The COVID-19 pandemic forces the global economy into its worst recession since World War II. The full impact of health related economic and social consequences is yet to be seen, but Guinea-Bissau is ill-prepared to absorb this major exogenous shock and risks a major setback of some of the development gains obtained during the past decades. The disease accentuates the weaknesses of the public service provision and institutional setup in Guinea-Bissau as well as the overall vulnerability of the economy, exposing its dependency and lack of diversification. The little progress on vital reforms and institutional strengthening caused by political instability for the past decades are a heavy burden on the country, becoming ever more visible during this crisis.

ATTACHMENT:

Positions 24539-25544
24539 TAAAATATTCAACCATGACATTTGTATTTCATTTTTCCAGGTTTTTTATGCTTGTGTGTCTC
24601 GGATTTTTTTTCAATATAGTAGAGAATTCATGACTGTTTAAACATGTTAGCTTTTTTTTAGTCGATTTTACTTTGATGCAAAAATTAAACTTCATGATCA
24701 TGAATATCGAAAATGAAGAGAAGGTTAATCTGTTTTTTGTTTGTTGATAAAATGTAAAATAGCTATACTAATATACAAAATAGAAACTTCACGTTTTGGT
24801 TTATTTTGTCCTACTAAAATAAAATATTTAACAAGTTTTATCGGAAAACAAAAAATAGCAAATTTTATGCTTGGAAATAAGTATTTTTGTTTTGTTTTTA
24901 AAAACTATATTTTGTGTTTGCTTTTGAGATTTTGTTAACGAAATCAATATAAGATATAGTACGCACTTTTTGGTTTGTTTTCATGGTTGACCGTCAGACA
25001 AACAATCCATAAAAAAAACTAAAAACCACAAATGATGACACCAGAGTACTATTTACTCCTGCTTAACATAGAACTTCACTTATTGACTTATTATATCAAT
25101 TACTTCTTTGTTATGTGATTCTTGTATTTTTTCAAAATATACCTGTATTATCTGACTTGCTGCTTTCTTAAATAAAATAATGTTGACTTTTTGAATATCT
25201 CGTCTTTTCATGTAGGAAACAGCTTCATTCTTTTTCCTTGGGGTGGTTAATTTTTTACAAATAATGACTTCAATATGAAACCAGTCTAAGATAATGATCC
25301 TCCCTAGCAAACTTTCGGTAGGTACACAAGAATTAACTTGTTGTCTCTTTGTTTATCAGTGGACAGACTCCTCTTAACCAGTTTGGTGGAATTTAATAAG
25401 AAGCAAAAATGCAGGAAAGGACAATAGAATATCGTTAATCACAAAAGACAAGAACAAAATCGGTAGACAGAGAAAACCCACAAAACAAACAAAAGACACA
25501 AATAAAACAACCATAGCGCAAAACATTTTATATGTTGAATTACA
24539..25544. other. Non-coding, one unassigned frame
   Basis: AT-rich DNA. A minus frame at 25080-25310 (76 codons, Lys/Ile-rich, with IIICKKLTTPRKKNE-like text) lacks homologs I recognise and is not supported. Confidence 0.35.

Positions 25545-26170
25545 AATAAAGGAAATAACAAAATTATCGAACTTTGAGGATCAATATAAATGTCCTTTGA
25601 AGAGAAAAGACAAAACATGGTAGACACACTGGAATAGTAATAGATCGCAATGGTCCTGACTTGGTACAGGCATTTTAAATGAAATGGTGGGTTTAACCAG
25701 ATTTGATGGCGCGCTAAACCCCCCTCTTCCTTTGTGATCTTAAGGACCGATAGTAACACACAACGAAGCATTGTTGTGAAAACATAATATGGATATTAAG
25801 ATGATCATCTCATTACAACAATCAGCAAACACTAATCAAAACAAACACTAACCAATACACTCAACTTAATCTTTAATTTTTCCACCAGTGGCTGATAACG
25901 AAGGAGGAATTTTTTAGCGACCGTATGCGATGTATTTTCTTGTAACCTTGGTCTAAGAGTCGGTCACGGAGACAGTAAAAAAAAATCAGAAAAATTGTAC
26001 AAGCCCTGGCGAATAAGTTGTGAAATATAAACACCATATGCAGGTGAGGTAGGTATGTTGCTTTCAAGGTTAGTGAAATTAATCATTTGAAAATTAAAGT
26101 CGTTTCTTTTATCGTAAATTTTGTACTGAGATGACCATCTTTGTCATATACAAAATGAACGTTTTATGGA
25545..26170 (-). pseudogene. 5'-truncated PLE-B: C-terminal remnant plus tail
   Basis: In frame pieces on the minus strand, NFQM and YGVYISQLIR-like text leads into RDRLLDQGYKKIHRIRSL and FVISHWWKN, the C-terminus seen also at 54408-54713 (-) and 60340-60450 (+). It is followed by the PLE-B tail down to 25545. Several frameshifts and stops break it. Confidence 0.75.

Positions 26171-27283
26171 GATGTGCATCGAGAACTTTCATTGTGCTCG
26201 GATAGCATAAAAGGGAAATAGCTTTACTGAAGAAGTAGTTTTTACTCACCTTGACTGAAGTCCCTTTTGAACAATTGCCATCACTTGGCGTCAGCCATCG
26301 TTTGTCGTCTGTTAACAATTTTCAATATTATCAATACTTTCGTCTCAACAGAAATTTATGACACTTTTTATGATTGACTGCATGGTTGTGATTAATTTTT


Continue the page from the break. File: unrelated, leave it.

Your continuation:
The domestic ability to cope with the health crisis is very limited. The prevalence of many diseases and poor infrastructure makes the outbreak of COVID-19 a complex emergency for Guinea-Bissau. Low testing capacities and under-resourced hospitals will quickly push the health system to its limits. Economic activity is highly informal and substantially driven by exports of raw cashew nuts. Lockdowns delayed the annual cashew campaign, the main economic event of the year, affecting the incomes of 80% of the population. The very limited existence of social protection schemes and depleted public finances leave the government with little ability to provide a safety net for its population or to deliver a stimulus